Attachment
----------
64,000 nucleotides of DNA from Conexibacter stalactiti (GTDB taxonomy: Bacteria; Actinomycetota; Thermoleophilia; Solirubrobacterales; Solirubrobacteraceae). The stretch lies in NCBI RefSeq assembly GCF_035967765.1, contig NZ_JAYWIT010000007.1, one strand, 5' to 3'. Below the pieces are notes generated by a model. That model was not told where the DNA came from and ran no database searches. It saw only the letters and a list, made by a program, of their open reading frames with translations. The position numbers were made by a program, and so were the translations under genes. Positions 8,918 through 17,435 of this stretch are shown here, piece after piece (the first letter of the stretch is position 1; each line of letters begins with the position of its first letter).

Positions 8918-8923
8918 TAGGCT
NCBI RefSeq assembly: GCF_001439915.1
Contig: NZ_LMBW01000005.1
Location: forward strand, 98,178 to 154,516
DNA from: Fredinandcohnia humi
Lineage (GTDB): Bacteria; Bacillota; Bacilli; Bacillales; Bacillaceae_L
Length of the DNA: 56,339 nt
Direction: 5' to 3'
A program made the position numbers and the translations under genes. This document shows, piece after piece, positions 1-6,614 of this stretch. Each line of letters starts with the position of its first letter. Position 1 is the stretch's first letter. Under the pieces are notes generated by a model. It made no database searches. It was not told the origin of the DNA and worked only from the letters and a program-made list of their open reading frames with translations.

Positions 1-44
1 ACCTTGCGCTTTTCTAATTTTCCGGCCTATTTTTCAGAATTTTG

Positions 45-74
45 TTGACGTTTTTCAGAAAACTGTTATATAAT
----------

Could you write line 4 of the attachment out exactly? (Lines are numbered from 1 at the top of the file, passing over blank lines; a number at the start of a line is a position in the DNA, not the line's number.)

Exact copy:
NCBI RefSeq assembly: GCF_001439915.1